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Infection and antimicrobial resistance

Discover how we're addressing the rapid rise of antimicrobial resistance (AMR) and the challenges of emerging microbes with epidemic and pandemic potential.

Project status

In progress



microbiologist hand cultivating a petri dish whit inoculation loops, beside a microscope and at background tubes and tools of laboratory / lab technician hand planting  a petri dish
We're addressing some of humanity's most serious challenges, such as the rapid rise of antimicrobial resistance (AMR) and the emergence of microbes with epidemic and pandemic potential.

Infections by microorganisms – viral, bacterial, fungal and parasitic – are responsible for a huge global disease burden that has profound social and economic costs.

Antimicrobials have been a powerful weapon in the control of infectious disease but the emergence of antimicrobial resistance (AMR) through their excessive or inappropriate use, has created a looming crisis that needs urgent solutions. Research in this domain addresses the rapid rise of AMR and also the emergence of microbes with epidemic and pandemic potential, which together represent some of the most serious challenges facing humanity.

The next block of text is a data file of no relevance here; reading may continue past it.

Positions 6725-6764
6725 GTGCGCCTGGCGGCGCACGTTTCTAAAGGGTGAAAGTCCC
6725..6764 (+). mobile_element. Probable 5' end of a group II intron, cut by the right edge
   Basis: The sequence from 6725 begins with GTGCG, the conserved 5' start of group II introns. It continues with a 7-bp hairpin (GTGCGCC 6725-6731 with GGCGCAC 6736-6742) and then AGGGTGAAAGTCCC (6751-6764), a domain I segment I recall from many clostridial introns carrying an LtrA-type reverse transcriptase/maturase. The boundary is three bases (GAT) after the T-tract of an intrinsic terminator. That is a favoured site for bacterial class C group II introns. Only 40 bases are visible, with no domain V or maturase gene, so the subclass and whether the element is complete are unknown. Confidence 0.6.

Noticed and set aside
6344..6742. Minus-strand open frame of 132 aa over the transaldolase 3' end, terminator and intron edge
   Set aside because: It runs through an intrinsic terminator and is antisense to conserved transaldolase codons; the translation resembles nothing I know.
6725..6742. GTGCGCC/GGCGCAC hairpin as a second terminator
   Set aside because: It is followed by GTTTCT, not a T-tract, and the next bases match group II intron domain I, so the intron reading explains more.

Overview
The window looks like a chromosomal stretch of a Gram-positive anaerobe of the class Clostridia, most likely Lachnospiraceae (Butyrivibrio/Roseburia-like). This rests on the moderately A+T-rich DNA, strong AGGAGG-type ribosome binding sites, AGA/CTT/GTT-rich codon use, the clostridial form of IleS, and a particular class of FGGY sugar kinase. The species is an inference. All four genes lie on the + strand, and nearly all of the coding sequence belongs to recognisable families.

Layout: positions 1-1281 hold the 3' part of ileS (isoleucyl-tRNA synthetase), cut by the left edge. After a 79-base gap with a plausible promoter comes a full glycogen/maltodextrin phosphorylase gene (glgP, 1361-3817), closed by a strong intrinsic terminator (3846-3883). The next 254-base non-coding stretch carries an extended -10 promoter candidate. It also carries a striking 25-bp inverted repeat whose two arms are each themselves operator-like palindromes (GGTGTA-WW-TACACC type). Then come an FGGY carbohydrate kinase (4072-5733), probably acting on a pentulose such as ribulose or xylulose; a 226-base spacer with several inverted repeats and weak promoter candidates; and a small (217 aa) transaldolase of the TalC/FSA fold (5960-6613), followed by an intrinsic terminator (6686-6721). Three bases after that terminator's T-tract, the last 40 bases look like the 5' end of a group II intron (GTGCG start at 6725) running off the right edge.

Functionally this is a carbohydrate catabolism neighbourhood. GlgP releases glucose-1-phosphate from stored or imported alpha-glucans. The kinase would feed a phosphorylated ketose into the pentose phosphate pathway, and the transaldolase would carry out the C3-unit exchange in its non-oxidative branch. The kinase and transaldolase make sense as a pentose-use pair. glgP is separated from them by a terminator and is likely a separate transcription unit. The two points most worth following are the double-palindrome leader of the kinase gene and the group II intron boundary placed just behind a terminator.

Our research uses a wide range of systems and techniques that combine experimental and computational approaches to address the fundamental biology of microorganisms; from their physiology to their interactions with host, other microbes and their environments, as well as the host immune response to infection.

We also study the emergence and distribution of microbial strains, genes and mobile genetic elements to inform the development and deployment of vaccines and antimicrobials and use epidemiological analyses to assess vaccine efficacy.

Focus areas

Our research within this domain focusses on:

  • Antimicrobial resistance (AMR)
  • Bacterial and fungal pathogenesis and virulence factors
  • Pharmaceutical strategies to treat infections
  • Immune evasion and host responses
  • Vaccine development
  • Host behaviour and disease transmission
  • Molecular epidemiology and evolutionary genomics
  • Microbial stress responses and signal transduction
  • Non-coding RNAs and fine-tuning of bacterial physiology
  • Microbial ecology and microbiomes
  • Biogeography of pathogenic fungi
  • Bacterial biofilms and microbiomes
  • Bacteriophage
  • Molecular genetic basis of helminth parasitism

Contact us

Get in touch to find out more